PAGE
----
In the download, you can fashion creatures from scratch then and share with your friends. The company showed it off to journalists on Tuesday night at EA’s Maxis game studio in Emeryville, Calif. I got a chance to create my own creature, shown in the video below, within a few short minutes. As with many of the other “Sim” games in the same kind of genre, the joy is in the building, not destroying.
Although we’ll see what the rest of Spore turns out to be — the game lets you start as a single cell organism and grow to rule galaxy-wide empires.
EA recognized the commercial value in the creativity tool itself. It’s a kind of a mini-game, with a free downloadable version and a premium version that costs $9.99. Both are available to the public on June 17.
“Getting the Creature Creator out there before the launch of the game is an important part of getting consumers to understand what Spore is all about and getting their own creations to come to life,” says Lucy Bradshaw, executive producer of Spore.
The tool is aimed at whetting the consumer appetite for Spore, a unique video game that goes on sale on Sept. 7 on a variety of platforms, including the PC, the Mac, the iPhone, and the Nintendo DS. In the game, players can create single-cell animals, creatures, and shape the galaxy. It is the latest creation of game development genius Will Wright, whose “The Sims” has sold more than 100 million copies worldwide. Wright conceived of the game, but a large team led by Bradshaw is following through on his vision. Although it is a single-player game where players can create everything in an open world, Spore has a lot of unique features that take advantage of social media.
EA has been working on the game for more than five years and it is launching the game as a cross-media franchise right off the bat, selling everything from 3-D toy models of creatures to an iPhone Spore game. As such, it is probably the biggest bet in the video game industry.
The early release of the Creature Creator will actually make EA’s job of developing the game much easier. That’s because users can upload their own creatures into a Sporepedia, which can be shared with every other player who buys the game. The players download those creatures into their own games. The game developers concentrate on creating tools and game mechanics, but they don’t have to use tons of their own artists to populate the world with their own creatures.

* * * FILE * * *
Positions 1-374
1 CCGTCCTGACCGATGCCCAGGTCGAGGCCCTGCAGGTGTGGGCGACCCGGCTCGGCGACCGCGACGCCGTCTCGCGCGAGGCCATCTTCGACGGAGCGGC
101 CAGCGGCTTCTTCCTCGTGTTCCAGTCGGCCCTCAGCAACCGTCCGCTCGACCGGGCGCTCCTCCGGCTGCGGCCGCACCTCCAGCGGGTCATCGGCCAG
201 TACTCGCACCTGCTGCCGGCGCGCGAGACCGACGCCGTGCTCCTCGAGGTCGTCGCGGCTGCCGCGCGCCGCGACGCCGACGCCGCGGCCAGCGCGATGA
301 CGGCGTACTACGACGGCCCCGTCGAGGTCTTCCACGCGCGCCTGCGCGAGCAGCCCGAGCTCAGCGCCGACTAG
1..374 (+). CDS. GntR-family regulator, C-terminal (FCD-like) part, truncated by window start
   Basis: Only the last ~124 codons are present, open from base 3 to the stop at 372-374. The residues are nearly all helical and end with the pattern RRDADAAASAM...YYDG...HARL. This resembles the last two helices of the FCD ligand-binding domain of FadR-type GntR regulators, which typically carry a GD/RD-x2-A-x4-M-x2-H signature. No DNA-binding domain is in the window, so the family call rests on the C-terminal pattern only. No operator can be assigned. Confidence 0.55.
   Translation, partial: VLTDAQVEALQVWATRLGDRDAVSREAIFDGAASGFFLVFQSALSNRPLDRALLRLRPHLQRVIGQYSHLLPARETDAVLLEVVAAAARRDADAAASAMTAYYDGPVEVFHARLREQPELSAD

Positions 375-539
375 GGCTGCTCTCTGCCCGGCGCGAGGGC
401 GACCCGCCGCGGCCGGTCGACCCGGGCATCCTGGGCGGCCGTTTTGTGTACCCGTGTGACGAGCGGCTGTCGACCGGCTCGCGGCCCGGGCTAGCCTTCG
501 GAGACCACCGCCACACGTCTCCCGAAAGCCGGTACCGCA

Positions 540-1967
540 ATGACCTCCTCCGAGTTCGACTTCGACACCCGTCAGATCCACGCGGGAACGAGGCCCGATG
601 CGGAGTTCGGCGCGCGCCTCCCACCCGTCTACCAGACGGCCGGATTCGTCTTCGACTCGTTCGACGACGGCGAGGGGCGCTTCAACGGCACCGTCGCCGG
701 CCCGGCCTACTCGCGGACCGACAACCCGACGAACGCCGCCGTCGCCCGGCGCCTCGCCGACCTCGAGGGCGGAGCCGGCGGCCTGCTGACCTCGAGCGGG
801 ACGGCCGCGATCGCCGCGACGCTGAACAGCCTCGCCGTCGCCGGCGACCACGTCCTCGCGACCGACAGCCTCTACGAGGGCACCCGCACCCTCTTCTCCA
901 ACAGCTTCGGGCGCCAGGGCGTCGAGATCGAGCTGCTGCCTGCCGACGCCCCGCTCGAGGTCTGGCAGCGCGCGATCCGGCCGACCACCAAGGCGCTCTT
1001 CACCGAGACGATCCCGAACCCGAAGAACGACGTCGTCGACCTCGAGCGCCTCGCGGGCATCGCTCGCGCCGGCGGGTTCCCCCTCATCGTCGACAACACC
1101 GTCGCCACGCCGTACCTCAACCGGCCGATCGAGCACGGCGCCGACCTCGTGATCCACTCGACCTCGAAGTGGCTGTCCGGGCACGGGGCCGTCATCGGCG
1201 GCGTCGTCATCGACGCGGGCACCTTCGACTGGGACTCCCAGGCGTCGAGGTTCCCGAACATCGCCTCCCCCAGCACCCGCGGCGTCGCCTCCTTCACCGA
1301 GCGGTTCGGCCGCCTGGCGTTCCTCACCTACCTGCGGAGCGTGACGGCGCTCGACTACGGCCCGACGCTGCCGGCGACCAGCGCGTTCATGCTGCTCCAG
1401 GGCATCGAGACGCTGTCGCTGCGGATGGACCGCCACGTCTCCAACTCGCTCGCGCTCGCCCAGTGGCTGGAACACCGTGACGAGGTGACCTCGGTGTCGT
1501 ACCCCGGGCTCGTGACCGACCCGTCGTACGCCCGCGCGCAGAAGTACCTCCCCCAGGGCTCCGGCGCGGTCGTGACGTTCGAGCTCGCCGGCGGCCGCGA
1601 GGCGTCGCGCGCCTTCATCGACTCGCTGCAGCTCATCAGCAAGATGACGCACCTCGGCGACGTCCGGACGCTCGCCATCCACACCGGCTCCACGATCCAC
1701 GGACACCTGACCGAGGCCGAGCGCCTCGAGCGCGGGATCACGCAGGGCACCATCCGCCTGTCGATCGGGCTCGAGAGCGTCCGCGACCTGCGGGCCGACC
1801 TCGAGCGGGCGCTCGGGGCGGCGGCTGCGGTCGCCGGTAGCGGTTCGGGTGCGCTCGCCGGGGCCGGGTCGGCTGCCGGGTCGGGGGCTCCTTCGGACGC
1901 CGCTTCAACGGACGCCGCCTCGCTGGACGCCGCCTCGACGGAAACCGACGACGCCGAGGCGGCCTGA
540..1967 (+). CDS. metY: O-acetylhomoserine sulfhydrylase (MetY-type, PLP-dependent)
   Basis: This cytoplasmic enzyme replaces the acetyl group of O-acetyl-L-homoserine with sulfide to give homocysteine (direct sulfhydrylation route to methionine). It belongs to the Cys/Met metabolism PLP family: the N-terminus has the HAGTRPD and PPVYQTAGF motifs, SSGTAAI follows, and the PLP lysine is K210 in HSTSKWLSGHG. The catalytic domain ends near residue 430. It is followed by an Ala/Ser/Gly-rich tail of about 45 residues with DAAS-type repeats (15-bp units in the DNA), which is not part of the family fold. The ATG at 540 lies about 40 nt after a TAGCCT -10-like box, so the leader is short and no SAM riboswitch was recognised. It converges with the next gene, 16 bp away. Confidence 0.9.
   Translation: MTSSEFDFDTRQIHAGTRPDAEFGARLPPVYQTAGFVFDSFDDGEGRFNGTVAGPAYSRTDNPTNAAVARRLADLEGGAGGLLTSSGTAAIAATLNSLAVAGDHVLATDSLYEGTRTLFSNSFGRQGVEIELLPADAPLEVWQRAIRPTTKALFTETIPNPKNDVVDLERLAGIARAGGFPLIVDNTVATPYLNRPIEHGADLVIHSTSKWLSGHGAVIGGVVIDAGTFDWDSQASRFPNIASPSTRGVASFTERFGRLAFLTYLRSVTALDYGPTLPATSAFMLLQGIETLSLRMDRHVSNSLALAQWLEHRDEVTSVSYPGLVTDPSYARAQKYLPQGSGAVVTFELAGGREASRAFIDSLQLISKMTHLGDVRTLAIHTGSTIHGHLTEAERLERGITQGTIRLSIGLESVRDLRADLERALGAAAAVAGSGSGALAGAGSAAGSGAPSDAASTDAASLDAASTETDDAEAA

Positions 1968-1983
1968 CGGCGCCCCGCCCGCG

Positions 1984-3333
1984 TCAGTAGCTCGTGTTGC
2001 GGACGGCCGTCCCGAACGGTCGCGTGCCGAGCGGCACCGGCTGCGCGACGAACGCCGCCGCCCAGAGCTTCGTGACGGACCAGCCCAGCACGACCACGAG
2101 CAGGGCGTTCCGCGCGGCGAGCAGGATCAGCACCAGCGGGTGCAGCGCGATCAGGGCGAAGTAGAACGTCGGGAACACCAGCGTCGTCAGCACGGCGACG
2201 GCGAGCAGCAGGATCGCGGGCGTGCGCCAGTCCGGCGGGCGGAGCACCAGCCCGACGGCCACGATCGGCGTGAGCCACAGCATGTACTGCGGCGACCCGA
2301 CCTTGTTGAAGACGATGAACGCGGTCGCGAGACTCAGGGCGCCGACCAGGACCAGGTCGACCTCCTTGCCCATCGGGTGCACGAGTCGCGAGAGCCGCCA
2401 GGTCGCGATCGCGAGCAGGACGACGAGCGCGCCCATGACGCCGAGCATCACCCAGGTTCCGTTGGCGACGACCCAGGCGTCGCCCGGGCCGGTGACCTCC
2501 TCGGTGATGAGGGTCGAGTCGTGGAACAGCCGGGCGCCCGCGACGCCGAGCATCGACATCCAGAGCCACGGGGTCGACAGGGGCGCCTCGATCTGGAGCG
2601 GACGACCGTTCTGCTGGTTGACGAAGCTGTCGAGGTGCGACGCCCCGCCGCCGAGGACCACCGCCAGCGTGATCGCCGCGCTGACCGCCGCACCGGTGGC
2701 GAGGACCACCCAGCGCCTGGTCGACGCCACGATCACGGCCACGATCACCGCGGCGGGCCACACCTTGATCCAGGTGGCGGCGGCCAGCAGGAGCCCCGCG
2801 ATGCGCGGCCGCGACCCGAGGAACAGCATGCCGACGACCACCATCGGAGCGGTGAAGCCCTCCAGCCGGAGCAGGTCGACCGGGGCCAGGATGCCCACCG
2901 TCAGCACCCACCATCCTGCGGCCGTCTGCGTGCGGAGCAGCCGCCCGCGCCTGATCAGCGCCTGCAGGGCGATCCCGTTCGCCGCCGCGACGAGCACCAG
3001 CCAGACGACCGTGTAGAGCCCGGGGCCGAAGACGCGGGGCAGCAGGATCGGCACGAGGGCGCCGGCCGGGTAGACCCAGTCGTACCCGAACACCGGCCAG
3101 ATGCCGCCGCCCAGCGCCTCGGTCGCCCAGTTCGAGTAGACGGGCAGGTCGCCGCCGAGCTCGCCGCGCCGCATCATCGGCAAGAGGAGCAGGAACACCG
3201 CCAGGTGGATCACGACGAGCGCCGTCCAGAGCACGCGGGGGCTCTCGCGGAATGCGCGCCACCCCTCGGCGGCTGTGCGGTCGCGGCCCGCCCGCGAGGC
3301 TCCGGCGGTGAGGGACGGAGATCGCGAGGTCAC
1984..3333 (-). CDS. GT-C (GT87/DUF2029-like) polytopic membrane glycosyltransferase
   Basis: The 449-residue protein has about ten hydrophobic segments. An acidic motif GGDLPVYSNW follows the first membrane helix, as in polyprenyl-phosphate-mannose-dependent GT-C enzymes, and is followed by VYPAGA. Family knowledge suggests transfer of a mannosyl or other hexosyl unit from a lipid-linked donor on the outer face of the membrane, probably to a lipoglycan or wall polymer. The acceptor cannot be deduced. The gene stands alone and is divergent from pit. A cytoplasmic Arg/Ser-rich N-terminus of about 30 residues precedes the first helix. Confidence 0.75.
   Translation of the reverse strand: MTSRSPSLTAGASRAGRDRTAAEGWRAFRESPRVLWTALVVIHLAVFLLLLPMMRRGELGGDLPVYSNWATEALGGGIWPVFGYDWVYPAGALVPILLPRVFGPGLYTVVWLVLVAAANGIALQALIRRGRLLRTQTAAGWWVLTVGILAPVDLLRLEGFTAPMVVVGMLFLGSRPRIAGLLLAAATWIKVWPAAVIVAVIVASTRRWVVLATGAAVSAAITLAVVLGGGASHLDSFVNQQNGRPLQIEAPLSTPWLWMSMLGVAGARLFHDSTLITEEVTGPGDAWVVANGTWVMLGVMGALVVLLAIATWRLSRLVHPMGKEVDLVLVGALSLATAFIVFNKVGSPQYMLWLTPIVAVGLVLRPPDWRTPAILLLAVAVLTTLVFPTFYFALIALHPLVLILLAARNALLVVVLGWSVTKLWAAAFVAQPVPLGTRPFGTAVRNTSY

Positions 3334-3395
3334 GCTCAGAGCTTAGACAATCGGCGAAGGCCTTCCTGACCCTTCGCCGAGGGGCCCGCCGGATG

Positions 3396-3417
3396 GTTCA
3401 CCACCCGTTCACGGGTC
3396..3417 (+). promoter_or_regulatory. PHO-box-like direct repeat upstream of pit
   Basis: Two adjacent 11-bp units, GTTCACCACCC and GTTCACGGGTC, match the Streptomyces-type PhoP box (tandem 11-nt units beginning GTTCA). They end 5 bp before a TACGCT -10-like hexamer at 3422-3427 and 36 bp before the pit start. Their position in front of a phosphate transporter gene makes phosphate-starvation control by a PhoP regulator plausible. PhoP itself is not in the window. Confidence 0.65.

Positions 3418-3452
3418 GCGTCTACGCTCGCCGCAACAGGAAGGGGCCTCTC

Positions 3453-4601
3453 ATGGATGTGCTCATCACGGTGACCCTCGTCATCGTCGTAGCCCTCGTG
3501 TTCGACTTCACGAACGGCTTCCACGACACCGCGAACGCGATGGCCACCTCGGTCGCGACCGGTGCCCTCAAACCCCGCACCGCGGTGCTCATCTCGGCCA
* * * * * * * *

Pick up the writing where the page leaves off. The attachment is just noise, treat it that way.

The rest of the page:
Those users’ creatures become the species that your own creature must compete against in a survival of the fittest evolutionary war. First you compete to beat out single-cell animals, then you build out a tribe or civilization, battle for control of a planet, and finally you try to control the galaxy. There is no limit to the types of creatures in the galaxy because players themselves can create an infinite number of creatures. At last, user-generated content has come to video games.
From within the Spore Creature Creator tool, you can create your creature using custom tools and templates for various body parts. You can give the creature its skin texture and paint it. To lengthen the creature’s body, you use the mouse to grab the backbone and stretch it. You can drag in body parts such as eyes, ears, noses, claws, feet, or, as I used, tail spikes.
You can put the creature into a test mode, where you can make it dance, make babies that carry the creature’s unique genetic signature, and get them to express emotions like happiness or sadness. Then you can email a snapshot of a creature to a friend from within the tool’s own email client. And you can also create a video, which you can immediately upload to your YouTube account. EA has established a partnership with YouTube for a Spore Channel. It has also created Spore.com, a community site where users can share their creatures, rate the best ones, and communicate with others about their Spore creations. Users will also be able to create their own Spore comic books based upon their own characters.
I had fun with my short time with the Spore Creature Creator. The tool itself was intuitive. I didn’t have to ask anyone how to use it. But I did mess up my creature. I didn’t realize the creature’s body parts face only one direction when you’re creating it. I started with a creature that was facing the wrong way. So when it came time to attach legs to it, they went on backwards. The creature’s face was on one side and the feet were facing the opposite direction. I asked if I could rotate the legs and the Maxis folks told me I couldn’t. So I may have found the one bug in the software.
Bradshaw said the 80-person development team is busy debugging the game now. That’s a smaller team compared to the 140-person team for “The Sims 2,” and that speaks to the fact that a lot of consumers are going to contribute to the game with their own user-generated content.
Here’s a link to my own Spore creation, the creature with legs facing the wrong way, on YouTube.